Sunday, August 11, 2002
Lawrence High School alumnus John Ott's words are making a difference.
His 10-minute play, "Waiting," is being published by Brooklyn Publishers in Odessa, Tex., a company that specializes in plays for high school students.
Ott will be a junior at New York University, Tisch School of the Arts, this fall.
"Although I came in thinking to concentrate on screenwriting, playwriting seems to be giving me a run for my money," he said.
Ott, 20, was interviewed via the Internet about his training and writing career. Here is some of what he had to say:
What's the play about?
ï¿½ (It's) about the bond that forms between two women while they wait for news of loved ones outside a hospital on 9/11/01.
What were you doing when the World Trade Center was attacked?
I saw the smoke from the first attack but not the actual building. The wind was blowing it almost horizontal across the strip of sky visible between the buildings on Third Avenue. At that point I did not believe it (people on the street make a lot of incredible statements in New York), so I continued to class.
Class is where I first got a breath that it might be terrorist-related. There were also rumors that the second tower had been hit. The teacher showed up late as usual, said nothing about it and taught the class like any other day.
Then, when class dismissed, we stepped out into a whole new reality. By that time, both towers had fallen and I had no idea. It was a long day. I walked to a lot of hospitals trying to give blood and got turned away everywhere. My roommates and I put up some other students who had been displaced from their dorm.
We were not that close to the site but we were still close enough to be in the part of the city sealed by police and National Guard.
When did you write the play ï¿½ was it for a class or something you did in your leisure time?
Most of my other plays I've had produced have been ones that originated in or were workshopped in class. This one, however, I wrote as a personal attempt to capture the feeling of what it was like to be in this city on that day.
We have, in New York and as a nation, moved beyond the tragedy and begun to heal. But on that day all there was was ambiguity, a sort of not knowing and an eerie sense of calm. You tried to find your friends and loved ones and make sure they were all right. There was no politics or patriotism. That came later.
Did you workshop the play, or has it been performed or received a reading?
The play was performed at the Atlantic Theater Company Acting School in April of this year. I enclosed a promotional postcard and program when I sent it to Brooklyn Publishers.
It was almost a total disaster because the two main actresses blanked on their lines in the final dress rehearsal, throwing off the lights and other actors. But, by the miracle that is theater, it all came together in the performances.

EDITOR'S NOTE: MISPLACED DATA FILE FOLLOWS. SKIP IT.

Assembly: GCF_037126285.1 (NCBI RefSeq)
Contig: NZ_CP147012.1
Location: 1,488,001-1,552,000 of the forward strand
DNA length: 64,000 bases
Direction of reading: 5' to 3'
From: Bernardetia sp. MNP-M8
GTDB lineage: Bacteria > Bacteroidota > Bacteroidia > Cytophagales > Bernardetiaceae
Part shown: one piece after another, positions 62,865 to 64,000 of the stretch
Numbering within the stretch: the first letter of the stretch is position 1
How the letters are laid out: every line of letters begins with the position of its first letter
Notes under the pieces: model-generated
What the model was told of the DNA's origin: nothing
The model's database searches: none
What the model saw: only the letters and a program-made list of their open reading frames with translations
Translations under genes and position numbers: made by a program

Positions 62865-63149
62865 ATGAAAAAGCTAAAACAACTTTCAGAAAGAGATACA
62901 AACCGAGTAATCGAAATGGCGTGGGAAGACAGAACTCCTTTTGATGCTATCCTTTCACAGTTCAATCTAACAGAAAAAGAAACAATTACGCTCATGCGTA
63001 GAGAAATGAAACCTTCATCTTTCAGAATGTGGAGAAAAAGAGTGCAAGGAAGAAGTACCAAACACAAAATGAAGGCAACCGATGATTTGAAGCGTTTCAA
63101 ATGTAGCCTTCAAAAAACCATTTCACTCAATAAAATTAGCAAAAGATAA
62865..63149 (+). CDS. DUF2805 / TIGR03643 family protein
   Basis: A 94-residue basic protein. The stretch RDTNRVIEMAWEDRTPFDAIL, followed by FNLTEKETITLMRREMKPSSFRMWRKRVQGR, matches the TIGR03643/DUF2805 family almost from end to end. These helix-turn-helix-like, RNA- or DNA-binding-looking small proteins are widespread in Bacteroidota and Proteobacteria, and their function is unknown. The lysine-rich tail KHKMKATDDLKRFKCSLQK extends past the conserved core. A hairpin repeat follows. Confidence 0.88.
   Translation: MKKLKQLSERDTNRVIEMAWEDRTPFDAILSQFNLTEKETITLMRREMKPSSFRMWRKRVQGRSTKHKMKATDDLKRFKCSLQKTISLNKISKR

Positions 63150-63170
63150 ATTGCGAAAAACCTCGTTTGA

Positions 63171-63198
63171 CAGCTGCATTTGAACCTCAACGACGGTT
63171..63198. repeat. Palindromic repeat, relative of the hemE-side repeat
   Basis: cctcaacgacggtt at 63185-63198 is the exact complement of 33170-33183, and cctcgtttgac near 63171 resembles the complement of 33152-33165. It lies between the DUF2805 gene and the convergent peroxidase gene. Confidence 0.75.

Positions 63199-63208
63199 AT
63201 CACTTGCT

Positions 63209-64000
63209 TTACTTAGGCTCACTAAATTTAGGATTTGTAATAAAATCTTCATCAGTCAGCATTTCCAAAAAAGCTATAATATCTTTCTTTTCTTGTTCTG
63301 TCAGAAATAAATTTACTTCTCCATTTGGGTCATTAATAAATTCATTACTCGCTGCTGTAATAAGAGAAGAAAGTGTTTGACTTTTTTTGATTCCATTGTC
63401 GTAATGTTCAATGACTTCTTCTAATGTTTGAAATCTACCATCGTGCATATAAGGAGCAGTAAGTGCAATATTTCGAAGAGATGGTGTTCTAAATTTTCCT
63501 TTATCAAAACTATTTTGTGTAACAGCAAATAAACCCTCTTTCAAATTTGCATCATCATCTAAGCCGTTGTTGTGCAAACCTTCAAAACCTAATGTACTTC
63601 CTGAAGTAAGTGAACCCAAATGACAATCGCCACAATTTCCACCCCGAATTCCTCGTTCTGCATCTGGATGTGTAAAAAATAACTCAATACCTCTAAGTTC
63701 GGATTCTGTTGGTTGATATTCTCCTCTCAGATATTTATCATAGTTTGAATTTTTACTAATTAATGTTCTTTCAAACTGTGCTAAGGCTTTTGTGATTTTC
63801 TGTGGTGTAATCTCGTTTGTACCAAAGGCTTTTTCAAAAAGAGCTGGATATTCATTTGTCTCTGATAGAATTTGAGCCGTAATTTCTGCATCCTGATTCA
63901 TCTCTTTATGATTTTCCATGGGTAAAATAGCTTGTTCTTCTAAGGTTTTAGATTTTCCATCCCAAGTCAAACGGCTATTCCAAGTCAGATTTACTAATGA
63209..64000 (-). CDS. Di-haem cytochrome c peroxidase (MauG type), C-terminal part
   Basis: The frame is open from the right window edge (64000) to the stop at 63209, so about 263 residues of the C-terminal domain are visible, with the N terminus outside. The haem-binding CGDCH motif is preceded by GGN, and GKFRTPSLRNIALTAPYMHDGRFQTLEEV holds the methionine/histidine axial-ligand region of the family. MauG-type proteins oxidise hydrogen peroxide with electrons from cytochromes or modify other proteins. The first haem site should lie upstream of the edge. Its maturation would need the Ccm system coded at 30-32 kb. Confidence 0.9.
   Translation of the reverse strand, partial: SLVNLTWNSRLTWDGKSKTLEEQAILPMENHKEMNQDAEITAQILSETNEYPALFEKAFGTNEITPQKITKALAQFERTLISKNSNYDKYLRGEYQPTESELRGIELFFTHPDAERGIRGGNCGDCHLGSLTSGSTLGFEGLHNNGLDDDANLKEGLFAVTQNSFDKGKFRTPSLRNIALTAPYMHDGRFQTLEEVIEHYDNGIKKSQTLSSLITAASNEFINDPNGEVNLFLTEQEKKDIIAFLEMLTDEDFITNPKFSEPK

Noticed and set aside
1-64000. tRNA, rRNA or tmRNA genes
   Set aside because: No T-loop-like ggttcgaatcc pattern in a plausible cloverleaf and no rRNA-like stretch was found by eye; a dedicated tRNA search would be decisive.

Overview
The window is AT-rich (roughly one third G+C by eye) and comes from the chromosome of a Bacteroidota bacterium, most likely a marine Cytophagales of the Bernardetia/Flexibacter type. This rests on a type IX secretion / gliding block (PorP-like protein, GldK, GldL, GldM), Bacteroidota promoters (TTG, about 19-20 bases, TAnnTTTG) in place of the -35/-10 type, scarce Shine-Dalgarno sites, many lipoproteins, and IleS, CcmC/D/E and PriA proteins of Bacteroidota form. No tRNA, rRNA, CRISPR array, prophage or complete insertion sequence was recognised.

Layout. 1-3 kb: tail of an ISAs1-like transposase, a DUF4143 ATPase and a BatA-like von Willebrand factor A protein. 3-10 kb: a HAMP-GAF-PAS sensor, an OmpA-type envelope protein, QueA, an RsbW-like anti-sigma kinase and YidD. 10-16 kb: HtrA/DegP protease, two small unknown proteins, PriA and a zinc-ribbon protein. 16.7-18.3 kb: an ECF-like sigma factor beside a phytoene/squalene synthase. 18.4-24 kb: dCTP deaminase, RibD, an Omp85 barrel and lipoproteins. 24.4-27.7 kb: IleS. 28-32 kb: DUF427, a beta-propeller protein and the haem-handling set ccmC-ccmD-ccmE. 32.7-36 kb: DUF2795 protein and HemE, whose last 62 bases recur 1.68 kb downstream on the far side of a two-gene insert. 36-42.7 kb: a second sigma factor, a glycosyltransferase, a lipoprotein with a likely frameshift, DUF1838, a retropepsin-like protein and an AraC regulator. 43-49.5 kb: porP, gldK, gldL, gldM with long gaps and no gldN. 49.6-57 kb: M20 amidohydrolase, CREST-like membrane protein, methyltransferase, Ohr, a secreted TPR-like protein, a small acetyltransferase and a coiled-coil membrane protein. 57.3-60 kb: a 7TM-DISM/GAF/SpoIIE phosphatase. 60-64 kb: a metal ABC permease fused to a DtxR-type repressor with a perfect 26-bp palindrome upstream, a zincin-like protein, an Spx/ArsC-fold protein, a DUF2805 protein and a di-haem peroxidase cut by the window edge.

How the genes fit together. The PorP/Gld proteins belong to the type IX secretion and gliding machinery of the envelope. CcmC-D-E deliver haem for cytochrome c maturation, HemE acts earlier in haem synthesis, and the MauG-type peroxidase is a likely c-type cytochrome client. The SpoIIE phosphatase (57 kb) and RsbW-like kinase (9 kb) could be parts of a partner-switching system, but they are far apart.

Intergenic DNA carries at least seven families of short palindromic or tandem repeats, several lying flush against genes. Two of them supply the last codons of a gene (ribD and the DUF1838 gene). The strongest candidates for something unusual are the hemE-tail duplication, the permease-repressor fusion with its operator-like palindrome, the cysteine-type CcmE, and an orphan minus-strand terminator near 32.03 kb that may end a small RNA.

Who inspires you as a writer or artist?
Shakespeare. Also fellow Kansan William Inge, Tennessee Williams, (Sam) Shepard, (David) Mamet, Tony Kushner and Peter Schaffer.
I owe, and continue to owe, a great debt of gratitude to the fantastic professors at NYU, all of whom are working writers. D.B. Gilles especially has supported and encouraged me.
Also, there are some other students who I meet with in a writer's group outside the department. It was there I first read an early draft of the play before I even submitted it to Atlantic.
What other plays or projects are you working on?
For class, I'm working on a screenplay called "Lincoln Now" about what would happen if Abraham Lincoln was transported to the present day... and ran for president. I like to call it a Capra-esque political fable.
On my own I've been translating a Spanish play called "La vida es sueï¿½o" and I've also been learning the IPA alphabet in hopes of doing that Professor Higgins thing from "My Fair Lady," where he transcribes public conversations in dialect. Eavesdropping is fun.
What do you like best about playwriting? What do you hate most about playwriting?
The thing they teach at NYU about writing for the stage, as opposed to writing for the screen, is the amount of respect you get ï¿½ or at least your words get. In playwrighting contracts, the words always belong to you. In screenwriting, you sell them off and then anyone can muck about with them.
A live audience, and one that is into your play, is an electric thing. The problem is, even in New York, the audience is limited. Theatergoers are the same people who go again and again. I would like to see more casual theatergoers try more daring fare than the Disney musicals.
This might be a great point to plug Lawrence's fantastic theater community (and community theater). Lawrence was a great place to get a theater education. Summer Youth Theater, Seem-To-Be Players, productions at KU.
What is the writing process like for you? Do you get an idea and then have to write it out no matter how long it takes, or are you able to work for a short period of time and then come back to your manuscript? How much rewriting do you do?
With short plays I like to write it all in one sitting. I usually get a basic concept, which is very hazy, and I'll roll it around in my head until I "crack" it, which is basically where I figure out the structure of the piece. Structure is everything, whether it's long or short. I rewrite all the time, up until and through performances. Playwriting is just as collaborative as other jobs in theater.
I love writing or, more accurately, having written. If then, I can see the words performed I feel very satisfied.
I hear you might be doing an internship with Spike Lee's company this fall?
I'm keeping my fingers crossed. I have an interview with head of the development department at 40 Acres and a Mule ï¿½
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